Keen-eyed viewers should also be on the lookout for many of the numerous cameo appearances throughout the film. Kevin McCarthy appears as a deranged pedestrian trying to spread the word that “they’re here”, just as he was last seen doing at the end of the original film. Original helmer Don Siegel shows up as a cab driver, cinematographer Michael Chapman makes two appearances during the film, and even director Philip Kaufman appears as a man impatiently waiting for Sutherland to finish up on a pay phone call. They aren’t much, and most people are likely to miss most of them (except for McCarthy’s, whom everyone should instantly recognize), but it’s a nice touch to incorporate the old with the new.

Not only can I not believe this is the first score written by composer Denny Zeitlin, but I was amazed to learn that, despite the critical praise it received, he hasn’t done another since. A quick glance at his biography shows that he’s an accomplished jazz composer with over 30 albums to his credit, and he currently resides as a professor of psychiatry UCSF, so I can see why he might be a little too busy for film work. In fact, a brief piece I read stated that he didn’t like dealing with the “20-hour work days” that come with working on a feature film. That’s too bad because his shrill, brass-heavy orchestral themes that run throughout the film are incredibly suspenseful and foreboding. I can recall numerous scenes where our protagonists are trapped, looking for an exit to escape from the denizens of Pod People attempting to capture them, and Zeitlin’s score is ever-present, rising, rising until it hits a peak and the fear reaches a fever pitch.

Kaufman pulled off a rare feat: he remade a superb film and made it every bit as good as the original, perhaps in some ways better. In doing so, he places his film on a very short list alongside other masterful remakes as David Cronenberg’s “The Fly” (1986) and, the pinnacle of how this sort of thing (no pun intended) should be done, John Carpenter’s “The Thing” (1982). Filmmakers these days seem more concerned with cashing in on the hype surrounding a title rather than taking the necessary time to craft something that respects what came before it while making something that can stand on its own. “Invasion of the Body Snatchers” is smart, cerebral, thrilling, creepy, psychological, tense and utterly fantastic. And it’s got one hell of an ending.


Arrow Films release Invasion of the Body Snatchers onto Blu-ray for British audiences in the original aspect ratio of 1.85:1. The transfer is 1080p and uses an AVC MPEG-4 codec. Straight from the opening scene, it manages to impress, with the opening credits looking exemplary. These moments go on to show the level of detail we end up seeing for the vast majority of the feature. Outdoors scenes in the daytime, and lighter scenes in buildings look fantastic, with facial close-ups immaculate (even the detail in actress Brooke Adam's scar). Unfortunately, some of the darker scenes are unable to keep this standard up, featuring a lot more grain than the rest of the feature and less clarity. Still, the number of scenes like this are few and short, and not too much of an issue. For the most part, black levels are strong, though sometimes not quite deep enough (again, during the occasional darker scene). The rest of the colours appear natural at all times, especially the browny/beige clothing of Elizabeth and the greens and reds. To my eyes, it appears Arrow have avoided manipulating the transfer with digital noise reduction, and skin looks natural and clean. I did notice a spot of very minor aliasing at 102:38 when people in the background walk past the open door, and the odd compression artifact, but I detected no edge enhancement. The print is quite clean, with just the odd speck, and there are no signs of damage such as scratches. Overall, the transfer shows what Blu-ray is capable of, but some scenes are of a slightly lower quality likely due to the filming conditions and source material. There are certainly no major issues here.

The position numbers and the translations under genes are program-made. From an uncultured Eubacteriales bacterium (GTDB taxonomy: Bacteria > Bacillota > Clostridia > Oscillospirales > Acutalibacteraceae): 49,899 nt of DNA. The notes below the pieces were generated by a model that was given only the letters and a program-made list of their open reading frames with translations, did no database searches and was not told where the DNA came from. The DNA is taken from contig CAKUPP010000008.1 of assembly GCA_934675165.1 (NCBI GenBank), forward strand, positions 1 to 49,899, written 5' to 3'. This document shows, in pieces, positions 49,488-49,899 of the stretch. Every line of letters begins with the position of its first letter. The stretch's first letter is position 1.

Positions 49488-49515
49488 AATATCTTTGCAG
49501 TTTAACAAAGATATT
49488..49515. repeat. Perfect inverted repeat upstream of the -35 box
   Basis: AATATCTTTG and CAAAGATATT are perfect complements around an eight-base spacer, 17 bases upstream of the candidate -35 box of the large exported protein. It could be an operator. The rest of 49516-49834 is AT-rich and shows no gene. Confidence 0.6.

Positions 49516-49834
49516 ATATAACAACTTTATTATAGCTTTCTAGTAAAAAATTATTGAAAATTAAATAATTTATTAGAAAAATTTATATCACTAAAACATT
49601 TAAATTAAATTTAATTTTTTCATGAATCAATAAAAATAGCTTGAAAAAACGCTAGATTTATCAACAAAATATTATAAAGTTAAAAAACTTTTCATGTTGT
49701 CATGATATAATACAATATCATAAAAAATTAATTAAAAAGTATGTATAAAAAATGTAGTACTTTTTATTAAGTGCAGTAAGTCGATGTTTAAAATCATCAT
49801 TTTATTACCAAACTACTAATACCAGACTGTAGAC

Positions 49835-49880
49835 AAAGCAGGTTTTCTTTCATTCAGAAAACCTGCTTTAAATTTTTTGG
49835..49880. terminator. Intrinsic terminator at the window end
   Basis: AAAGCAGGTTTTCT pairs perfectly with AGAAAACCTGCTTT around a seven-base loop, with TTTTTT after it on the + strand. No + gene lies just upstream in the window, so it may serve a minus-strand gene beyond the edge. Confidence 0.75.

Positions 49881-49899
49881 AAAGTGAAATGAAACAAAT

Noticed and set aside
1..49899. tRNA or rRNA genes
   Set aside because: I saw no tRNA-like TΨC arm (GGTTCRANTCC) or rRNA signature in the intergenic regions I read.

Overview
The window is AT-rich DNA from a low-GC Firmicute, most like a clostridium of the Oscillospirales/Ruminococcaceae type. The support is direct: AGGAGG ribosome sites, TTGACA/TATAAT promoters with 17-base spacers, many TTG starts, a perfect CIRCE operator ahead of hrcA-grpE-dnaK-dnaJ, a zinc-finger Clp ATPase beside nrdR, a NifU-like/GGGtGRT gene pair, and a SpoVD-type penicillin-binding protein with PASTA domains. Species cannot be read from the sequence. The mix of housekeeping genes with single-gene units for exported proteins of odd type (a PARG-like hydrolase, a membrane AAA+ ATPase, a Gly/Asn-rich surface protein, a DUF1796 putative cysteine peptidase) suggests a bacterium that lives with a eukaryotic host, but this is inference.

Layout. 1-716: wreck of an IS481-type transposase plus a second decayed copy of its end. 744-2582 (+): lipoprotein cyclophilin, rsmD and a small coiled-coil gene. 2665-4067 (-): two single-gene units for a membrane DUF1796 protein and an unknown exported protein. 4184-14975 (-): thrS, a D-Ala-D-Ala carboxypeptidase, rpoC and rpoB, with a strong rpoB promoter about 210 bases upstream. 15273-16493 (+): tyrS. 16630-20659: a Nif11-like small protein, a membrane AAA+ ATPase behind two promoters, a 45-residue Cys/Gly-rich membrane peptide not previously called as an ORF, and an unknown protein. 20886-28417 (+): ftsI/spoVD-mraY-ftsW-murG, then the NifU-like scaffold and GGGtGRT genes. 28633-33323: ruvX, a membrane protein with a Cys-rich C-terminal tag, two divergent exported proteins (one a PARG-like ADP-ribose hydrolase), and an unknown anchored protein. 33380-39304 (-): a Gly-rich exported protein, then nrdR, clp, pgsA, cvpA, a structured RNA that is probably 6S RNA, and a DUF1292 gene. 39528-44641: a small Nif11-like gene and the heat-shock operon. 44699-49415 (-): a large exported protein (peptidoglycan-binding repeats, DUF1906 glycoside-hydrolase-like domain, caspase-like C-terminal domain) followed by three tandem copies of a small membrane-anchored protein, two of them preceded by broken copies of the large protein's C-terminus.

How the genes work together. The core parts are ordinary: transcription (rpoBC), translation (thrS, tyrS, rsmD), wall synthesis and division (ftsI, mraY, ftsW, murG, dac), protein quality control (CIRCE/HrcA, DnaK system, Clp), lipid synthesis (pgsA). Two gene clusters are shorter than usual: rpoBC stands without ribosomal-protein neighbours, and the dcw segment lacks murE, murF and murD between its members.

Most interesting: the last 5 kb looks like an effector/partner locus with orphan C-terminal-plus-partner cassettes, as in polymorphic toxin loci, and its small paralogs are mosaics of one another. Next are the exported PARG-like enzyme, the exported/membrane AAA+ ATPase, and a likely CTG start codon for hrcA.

The disc is region B encoded, and the feature runs 115:35.


There are two audio tracks available here:
- English DTS-HD Master Audio 5.1
- English LPCM 2.0 Stereo

I opted for the upmixed DTS-HD Master Audio 5.1 track for my viewing, which was pretty good - and that comes as no surprise. Invasion of the Body Snatchers was actually the first film to ever use Dolby mixing so has always been looked upon in high regard in terms of audio design, and this Blu-ray release makes sure it manages to uphold that praise. The sound effects all use real world elements to great affect, and when mixed with the score by Danny Zeitlin, you can't help but notice how atmospheric it helps make the feature feel. The score makes good use of the LFE with low key rumble, and the subtlety of some of the small effects that appear in the rears really adds to the tension well. Of course, it's the final moments that really shine, though I won't spoil it for those unfortunate enough to have never seen this before.

It should be noted that an audio error on previous releases where you cannot hear Don Siegel's radio dispatcher as he talks to him in the taxi has now been fixed and is clear as a whistle. Over.

Optional subtitles are available in English.